Courtesy of the RDI and BBFC…More details on the level of website blocking to implemented for public WiFi

Posted: 19 July, 2014 in BBFC, Internet Blocking
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Read more UK Internet Censorship at MelonFarmers.co.uk

rdi logo The Registered Digital Institute is a trade group which promotes digital installation and digital service providers directly to the consumer. The institutes explains its role in setting up a standard for internet website blocking for public WiFi:

During his 2013 NSPCC speech on online safety, David Cameron announced that an agreement was in place with the UK’s main Wi-Fi providers to commit to applying a level of filtering across all of their standard public Wi-Fi services, which are easily accessed by children and young people. Mr Cameron also highlighted the need to develop an industry-recognised and trusted symbol, which businesses could display to show customers that their public Wi-Fi is properly filtered. Discussions around the development of such a scheme and symbol began 12 months ago, when the RDI were asked to work in collaboration with The UK Council for Child Internet Safety (UKCCIS), the Government and the UK’s main Wi-Fi Providers, to design, develop and launch the UK-wide Friendly WiFi scheme that we see today.

RDI have also outlined the level of blocking that has been implemented and how the BBFC have been involved in the censorship process:

BBFC logo During meetings with DCMS and the UK’s main Wi-Fi providers who we worked collaboratively with to design the online safety initiative, it was suggested that we contact the BBFC. We were introduced to the BBFC’s Assistant Director, David Austin who kindly offered to assist us in the build of our specification for online content filtering. David hosted an initial meeting at the BBFC’s London offices and provided what can only be described as an eye-opening view of how the BBFC operates and independently scrutinises films and video to ensure the highest possible level of protection and empowerment.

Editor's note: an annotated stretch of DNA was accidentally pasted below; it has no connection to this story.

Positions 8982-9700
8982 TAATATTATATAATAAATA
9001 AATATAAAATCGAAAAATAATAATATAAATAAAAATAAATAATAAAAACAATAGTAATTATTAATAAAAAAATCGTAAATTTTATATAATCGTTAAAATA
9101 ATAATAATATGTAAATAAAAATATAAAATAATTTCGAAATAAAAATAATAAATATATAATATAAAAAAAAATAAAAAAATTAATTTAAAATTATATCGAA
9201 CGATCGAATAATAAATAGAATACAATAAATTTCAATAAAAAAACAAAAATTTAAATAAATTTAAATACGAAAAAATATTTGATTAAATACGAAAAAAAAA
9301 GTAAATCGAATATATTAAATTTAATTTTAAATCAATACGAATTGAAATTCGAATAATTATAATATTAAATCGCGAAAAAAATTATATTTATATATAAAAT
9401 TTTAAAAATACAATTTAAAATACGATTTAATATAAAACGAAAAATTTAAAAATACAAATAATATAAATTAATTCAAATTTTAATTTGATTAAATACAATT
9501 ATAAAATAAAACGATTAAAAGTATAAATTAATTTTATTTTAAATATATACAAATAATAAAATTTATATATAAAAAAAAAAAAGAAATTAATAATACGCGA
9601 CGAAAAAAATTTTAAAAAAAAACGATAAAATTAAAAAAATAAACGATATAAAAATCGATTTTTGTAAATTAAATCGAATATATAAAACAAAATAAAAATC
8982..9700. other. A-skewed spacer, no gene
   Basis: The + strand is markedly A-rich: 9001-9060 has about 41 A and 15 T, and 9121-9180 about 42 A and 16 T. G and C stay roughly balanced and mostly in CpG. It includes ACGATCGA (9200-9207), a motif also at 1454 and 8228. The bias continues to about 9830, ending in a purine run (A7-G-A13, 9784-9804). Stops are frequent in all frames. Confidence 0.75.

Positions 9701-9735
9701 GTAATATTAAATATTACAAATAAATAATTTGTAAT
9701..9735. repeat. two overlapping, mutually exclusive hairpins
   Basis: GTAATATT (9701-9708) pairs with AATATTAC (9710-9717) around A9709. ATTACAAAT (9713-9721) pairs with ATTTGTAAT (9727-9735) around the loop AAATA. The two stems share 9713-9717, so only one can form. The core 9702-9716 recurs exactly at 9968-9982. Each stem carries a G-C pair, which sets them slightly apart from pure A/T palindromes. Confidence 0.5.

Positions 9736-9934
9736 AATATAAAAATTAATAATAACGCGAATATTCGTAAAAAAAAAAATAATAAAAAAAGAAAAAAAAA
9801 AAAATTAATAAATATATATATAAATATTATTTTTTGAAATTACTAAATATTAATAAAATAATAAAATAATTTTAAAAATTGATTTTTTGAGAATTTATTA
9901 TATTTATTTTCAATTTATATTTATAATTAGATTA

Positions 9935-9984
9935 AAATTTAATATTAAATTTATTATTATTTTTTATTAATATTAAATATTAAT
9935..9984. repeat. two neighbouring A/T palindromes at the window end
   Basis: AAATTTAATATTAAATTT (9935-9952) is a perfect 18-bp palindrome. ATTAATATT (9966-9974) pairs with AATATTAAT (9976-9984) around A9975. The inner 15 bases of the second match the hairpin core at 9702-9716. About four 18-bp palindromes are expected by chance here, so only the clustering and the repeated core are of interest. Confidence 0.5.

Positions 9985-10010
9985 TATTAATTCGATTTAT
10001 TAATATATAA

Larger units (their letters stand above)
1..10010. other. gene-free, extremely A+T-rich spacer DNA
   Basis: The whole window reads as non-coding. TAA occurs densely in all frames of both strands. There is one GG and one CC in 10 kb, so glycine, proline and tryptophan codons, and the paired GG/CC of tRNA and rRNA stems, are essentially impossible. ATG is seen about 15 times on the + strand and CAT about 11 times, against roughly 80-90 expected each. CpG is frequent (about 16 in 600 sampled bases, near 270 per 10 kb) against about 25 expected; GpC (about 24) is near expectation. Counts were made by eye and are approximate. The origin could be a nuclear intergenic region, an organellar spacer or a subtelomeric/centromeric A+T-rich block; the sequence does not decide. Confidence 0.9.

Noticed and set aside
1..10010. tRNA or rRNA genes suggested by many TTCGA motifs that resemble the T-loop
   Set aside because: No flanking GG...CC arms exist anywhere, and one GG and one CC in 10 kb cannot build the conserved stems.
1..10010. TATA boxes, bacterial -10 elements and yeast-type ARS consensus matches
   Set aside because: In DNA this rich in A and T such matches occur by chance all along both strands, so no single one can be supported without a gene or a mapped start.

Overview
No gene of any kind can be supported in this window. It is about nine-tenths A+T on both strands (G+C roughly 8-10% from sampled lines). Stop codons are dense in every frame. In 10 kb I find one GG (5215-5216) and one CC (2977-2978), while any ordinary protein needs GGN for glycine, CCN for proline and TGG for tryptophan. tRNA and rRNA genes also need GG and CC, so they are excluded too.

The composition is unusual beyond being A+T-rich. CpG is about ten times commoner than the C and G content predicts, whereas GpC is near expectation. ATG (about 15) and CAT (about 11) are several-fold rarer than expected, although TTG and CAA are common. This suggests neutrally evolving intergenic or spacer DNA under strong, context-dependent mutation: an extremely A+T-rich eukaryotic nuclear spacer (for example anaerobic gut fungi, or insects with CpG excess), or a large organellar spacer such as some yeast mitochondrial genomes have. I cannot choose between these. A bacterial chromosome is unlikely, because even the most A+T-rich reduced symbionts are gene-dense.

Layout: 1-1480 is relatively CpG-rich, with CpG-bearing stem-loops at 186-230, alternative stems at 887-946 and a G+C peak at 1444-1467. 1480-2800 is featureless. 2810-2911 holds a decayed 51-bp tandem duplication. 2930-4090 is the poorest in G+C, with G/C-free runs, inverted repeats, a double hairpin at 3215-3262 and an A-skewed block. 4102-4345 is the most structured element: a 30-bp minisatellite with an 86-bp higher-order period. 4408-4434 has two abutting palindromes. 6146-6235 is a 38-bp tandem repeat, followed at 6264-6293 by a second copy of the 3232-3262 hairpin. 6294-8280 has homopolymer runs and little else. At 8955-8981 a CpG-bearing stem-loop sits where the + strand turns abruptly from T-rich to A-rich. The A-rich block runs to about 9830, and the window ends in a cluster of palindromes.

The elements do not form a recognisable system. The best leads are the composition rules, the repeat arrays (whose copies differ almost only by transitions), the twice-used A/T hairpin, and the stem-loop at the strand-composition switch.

We learned how the BBFC had been appointed by the Mobile Broadband Group to provide an independent framework to underpin the Mobile Operators’ code of practice that was set up in 2004 for the self-regulation of content on mobiles. The Classification Framework defines content that is unsuitable for customers under the age of 18 and is based on the BBFC’s Classification Guidelines for film and video. The Classification Framework is also used to calibrate the filters used by the Operators to restrict access to internet content via mobile networks by those under 18. This was a major step forward to restrict content accessed via mobile networks and protect children from viewing inappropriate material whilst operating their mobile devices.

Although the specified level of content filtering within the Friendly WiFi scheme is below that which underpins the Mobile Operators code of practice, it is important that we were guided by the same technical expertise of the BBFC to support our development and advise us on future updates. The BBFC has contributed specific definitions and guided us in the use of correct and appropriate terms relating to the filtering of pornography. This is to make sure we are able to communicate the terms correctly and have the confidence that our specification is in line with what our Customers, Industry and Public expects.

The level of content filtering agreed by the main WiFi providers for their standard public WiFi offerings is the same level which has been included within the Friendly WiFi scheme. The level of filtering as follows:

  1. The standard public Wi-Fi offering will automatically filter the IWF list and participate in the IWF Self Certification process.

  2. The standard public Wi-Fi offering will also include filters to block pornography and will use generally recognised list providers to filter pornography.

No doubt the use of ‘generally recognised list providers’ means that the block on actual pornography will include a block on news and information websites that happen to include a few porny words in their text.

Any UK business wishing to join the Friendly WiFi scheme must meet the level of filtering standards described above. Once approved they will be authorised to display the scheme Friendly WiFi logo at their venues. At RDI, we will be working on a number of initiatives to support our Friendly WiFi customers and the Industry. As part of our service to Licensees of our scheme, we will manage consumer enquiries and deal with issues in relation to content viewed over public WiFi services. These may include reports of over blocking and under blocking. We are delighted that the BBFC have agreed to work with us by offering their support to handle enquiries of this nature. Their independent and technical expertise is essential and we look forward to a strong relationship and us working together to evolve the scheme.

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